Published: Wednesday, Feb. 27 2013 1:45 p.m. MST
The author makes some fair points and some idealistic leaps. It's easy to sit at a computer and say, "The CEO is making a big
mistake!" Yes, there COULD be a correlation to "happier
workers will improve the bottom line", but certainly not a guarantee. She
wasn't hired to make sure everyone is happy. (People have serious
"happy" issues; so they take pills and demand politically correct speech
so as not to offend.) She was hired to turn the company around and improve the
bottom line. One of the first steps of building culture and
improving an organization is getting the the right people on the bus and the
wrong people off the bus. That is the CEO's decision, forget old
directives and agreements. Her neck is on the line, she gets to make the
decisions. Right or wrong.If a strategy is not bringing value, why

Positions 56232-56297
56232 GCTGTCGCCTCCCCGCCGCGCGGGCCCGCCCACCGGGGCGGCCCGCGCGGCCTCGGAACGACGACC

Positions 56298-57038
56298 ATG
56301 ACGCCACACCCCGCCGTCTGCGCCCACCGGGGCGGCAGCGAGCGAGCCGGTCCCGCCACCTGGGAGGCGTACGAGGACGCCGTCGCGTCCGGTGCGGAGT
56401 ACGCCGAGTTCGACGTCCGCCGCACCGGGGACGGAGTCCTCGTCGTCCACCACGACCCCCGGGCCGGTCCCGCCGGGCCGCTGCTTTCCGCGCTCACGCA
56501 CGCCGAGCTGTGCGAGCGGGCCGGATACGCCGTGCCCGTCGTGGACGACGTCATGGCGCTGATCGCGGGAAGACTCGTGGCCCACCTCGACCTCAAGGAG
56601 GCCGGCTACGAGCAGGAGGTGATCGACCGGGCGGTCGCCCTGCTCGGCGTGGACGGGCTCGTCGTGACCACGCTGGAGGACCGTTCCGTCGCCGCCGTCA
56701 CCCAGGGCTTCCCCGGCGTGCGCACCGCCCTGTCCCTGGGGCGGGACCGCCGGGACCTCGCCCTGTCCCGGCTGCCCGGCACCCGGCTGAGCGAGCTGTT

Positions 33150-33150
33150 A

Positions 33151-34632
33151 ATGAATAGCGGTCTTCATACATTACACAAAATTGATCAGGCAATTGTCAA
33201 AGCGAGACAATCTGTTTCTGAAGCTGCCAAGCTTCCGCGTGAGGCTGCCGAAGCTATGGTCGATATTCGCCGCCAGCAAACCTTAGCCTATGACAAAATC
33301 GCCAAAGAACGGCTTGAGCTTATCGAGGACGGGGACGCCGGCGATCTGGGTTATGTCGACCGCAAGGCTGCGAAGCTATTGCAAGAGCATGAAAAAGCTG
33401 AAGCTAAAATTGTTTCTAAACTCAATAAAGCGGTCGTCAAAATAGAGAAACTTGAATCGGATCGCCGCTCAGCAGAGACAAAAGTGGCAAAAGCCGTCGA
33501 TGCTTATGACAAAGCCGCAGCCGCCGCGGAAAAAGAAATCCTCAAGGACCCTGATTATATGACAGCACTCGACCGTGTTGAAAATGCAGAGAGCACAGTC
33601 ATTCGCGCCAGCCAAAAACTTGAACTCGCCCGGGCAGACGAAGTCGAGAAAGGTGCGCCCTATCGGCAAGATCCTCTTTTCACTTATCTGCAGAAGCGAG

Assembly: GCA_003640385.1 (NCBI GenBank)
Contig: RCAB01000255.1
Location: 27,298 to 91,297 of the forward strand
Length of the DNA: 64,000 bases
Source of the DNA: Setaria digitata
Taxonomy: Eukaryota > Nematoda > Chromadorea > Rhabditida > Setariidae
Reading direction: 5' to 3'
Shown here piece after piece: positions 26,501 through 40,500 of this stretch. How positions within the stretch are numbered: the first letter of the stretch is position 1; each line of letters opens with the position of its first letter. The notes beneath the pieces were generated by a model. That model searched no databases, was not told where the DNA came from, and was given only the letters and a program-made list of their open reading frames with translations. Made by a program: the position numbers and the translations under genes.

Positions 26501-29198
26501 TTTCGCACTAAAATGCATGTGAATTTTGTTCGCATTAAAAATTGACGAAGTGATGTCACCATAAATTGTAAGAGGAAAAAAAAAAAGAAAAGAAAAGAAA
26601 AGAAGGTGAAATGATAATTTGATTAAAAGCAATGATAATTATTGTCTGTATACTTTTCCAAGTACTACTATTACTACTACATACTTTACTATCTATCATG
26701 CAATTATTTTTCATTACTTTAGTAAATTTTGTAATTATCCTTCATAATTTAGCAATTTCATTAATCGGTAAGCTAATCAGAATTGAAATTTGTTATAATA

continue it? Because some journalist said you should? Because to do otherwise
would be old-fashioned? This is similar to criticizing close-mindedness while
being close-minded.Kaylie, you live in a fantasy world that changes
with the tap of a key or the stroke of a pen. Get real.
This article is lacking authority and details. Claims are made but there are no
stats to back them up. I am sure this Yahoo CEO Marissa Mayer has a very good
understanding of what she is doing. I work a job and I own a small business
which I run from home. Every other minute my children are getting my attention.
I also think many people will gravitate to do less work if they can and working
at home provides a great atmosphere for this. This article has the authority of
a FB post.
No one knows how this got to be a headline. Who cares.
Many times "forward thinking" is wrong.
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